In the past few weeks, many liberal bloggers have grown increasingly annoyed with the media’s alleged failure to clarify for the voters of Iowa that Joni Ernst is, as one of the bloggers put it, a “right-wing loon,” and have speculated that this negligence may help Ernst win a U.S. Senate seat. Several of them weighed in over the past couple of days.
On Sunday, Kevin Drum of Mother Jones looked at why the media have minimized Ernst’s extremism and thereby shirked their obligation to “tell the truth” (emphasis added):
For some reason, conservatives get a pass for holding wacky views unless they do it in a particularly boorish way (see Akin, Todd). When they chatter about, say, the Agenda 21 plot to take over our neighborhoods, it's taken as little more than a routine show of tribal affiliation, not a genuine belief in nutball conspiracy theories.
More generally, campaign reporters simply don't care about policy...
The flip side of this is that campaign reporters are smitten with campaign strategy. Far from being disgusted by candidates who successfully hide their real views, they consider it a sign of savvy…
And so we end up with puff pieces about Ernst's folksiness and repeated coverage of Bruce Braley's chicken battles. Agenda 21, personhood, privatizing Social Security, and other far-right hot buttons get buried by the simple expedient of Ernst refusing to talk to reporters about them and then being rewarded for it by reporters who admire her "control" of the press.
Obviously Ernst isn't my cup of tea, but if the citizens of Iowa want to send a right-wing loon to the Senate—well, it's their state. As long as they do it with their eyes open, they should go right ahead. But if they send a far-right loon to the Senate because they mistakenly think she's actually a cheerful, pragmatic centrist, that's not so OK. And if the press is helping her put over this charade, the press ought to take a good, long look in the mirror. They don't need to take sides, but they do need to tell the truth.
On Monday, the Washington Monthly’s Ed Kilgore complained that “the more it became apparent that behind the ‘toothy grin’ and the anodyne general election message Ernst was another Sharron Angle, the more fiercely the MSM stuck to its Joni-the-mother-farmer-soldier descriptions…The MSM, which can’t be bothered to take extremism seriously unless (a) it hits them right in the face, or (b) it’s overtly wrapped in religion, will be surprised all over again the next time conservatives exhibit their true colors.”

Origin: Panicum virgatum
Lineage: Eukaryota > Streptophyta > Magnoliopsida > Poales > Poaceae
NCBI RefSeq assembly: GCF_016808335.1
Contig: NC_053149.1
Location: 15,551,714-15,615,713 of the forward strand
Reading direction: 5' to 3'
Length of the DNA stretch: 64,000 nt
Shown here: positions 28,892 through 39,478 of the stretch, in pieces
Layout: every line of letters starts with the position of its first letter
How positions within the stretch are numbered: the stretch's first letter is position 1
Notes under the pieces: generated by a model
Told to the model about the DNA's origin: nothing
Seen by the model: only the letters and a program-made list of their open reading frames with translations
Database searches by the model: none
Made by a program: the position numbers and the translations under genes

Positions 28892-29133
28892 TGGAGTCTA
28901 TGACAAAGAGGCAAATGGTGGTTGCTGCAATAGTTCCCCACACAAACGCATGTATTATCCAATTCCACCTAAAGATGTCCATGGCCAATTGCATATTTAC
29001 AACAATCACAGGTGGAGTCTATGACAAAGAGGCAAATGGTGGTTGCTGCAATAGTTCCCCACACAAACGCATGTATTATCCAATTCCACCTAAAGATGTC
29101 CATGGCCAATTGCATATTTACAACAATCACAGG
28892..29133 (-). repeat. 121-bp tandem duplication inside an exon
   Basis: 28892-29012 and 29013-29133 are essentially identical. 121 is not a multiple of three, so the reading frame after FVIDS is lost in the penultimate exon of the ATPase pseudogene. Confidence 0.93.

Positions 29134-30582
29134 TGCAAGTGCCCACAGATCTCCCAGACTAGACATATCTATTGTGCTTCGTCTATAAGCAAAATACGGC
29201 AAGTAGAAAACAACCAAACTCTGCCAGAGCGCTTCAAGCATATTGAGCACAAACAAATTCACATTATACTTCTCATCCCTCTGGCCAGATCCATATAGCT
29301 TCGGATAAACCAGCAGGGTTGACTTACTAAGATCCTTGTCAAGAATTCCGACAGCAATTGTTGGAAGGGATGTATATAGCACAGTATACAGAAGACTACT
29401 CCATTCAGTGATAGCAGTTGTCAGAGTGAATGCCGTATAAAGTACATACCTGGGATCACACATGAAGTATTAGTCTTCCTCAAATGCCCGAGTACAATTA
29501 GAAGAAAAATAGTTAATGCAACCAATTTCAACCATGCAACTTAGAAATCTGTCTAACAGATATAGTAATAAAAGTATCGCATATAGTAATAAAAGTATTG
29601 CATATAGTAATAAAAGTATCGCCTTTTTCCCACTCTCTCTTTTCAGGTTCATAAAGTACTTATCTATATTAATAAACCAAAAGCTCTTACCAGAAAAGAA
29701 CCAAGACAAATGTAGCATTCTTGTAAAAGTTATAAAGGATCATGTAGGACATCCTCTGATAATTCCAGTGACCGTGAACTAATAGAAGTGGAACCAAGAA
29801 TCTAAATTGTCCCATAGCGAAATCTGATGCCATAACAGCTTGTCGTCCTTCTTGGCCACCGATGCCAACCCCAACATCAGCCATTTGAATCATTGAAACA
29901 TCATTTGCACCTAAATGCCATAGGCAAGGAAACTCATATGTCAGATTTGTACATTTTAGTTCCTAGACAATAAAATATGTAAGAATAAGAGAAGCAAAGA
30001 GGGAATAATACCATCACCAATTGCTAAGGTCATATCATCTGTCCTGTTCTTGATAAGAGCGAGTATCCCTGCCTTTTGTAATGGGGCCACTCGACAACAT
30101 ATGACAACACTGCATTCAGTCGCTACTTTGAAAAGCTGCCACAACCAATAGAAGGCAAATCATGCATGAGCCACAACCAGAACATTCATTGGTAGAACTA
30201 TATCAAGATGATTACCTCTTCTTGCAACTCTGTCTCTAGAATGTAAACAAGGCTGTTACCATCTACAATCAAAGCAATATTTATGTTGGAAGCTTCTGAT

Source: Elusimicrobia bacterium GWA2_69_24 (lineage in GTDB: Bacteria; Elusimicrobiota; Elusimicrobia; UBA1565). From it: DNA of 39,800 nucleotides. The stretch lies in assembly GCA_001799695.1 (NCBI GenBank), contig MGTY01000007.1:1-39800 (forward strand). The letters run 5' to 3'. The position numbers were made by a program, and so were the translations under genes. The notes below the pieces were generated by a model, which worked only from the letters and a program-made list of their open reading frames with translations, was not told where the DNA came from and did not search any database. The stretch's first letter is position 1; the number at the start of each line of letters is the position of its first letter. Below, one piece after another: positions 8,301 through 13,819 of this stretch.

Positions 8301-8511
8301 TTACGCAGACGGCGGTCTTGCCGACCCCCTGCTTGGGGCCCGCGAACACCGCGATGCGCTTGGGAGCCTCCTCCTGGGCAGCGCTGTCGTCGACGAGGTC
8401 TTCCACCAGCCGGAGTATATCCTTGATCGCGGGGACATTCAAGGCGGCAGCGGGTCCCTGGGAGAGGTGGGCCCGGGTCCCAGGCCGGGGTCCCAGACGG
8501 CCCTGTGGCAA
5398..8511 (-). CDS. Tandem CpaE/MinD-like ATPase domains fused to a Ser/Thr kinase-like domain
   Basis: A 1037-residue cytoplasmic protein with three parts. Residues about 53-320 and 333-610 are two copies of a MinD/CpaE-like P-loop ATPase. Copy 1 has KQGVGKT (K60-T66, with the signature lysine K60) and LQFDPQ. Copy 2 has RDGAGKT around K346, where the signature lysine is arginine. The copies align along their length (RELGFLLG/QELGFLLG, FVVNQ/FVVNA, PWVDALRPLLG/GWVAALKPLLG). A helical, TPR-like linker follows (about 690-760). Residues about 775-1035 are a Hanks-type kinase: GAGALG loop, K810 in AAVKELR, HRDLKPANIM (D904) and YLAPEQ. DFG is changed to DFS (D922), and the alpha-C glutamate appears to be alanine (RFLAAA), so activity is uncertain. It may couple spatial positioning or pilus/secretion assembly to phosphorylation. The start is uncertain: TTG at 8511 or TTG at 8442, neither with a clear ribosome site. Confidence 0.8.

Also on Monday, the American Prospect’s Paul Waldman remarked that Ernst benefited from media boredom with the crazy-Republicans narrative:
Ernst has managed to skate away from accountability for her more disturbing ideas, like…her statement that she might have to start shooting government officials if they trample her rights…
…So why hasn't she, like Todd Akin and Sharron Angle before her, gotten all kinds of negative attention for her comments that ultimately drove her to defeat?
…I think the biggest reason is that the media just haven't reported on it very much…
Perhaps it's because reporters are just tired of writing the "Republican candidate says extreme things" story. But I think it's also that the Braley "gaffes," whether it's implying that farmers are not necessarily the font of wisdom in all things, or being upset when his neighbor's chickens crap on his lawn, are personal in a way Ernst's statements aren't. They supposedly imply that Braley might be a bit of a jerk, whereas you can be friendly and nice and also believe the UN is coming to kick you off your land.”
The Drum and Kilgore posts piggybacked on Norm Ornstein’s Saturday Atlantic piece on why the media have largely skirted Ernst’s and Tom Cotton’s hard-right positions. Ornstein wrote, “The most common press narrative for elections this year is to contrast them with the 2010 and 2012 campaigns…The establishment has fought back and won, vanquishing the Tea Party and picking top-flight candidates who are disciplined and mainstream, dramatically unlike Akin and Angle...What it suggests is how deeply the eagerness to pick a narrative and stick with it, and to resist stories that contradict the narrative, is embedded in the culture of campaign journalism.”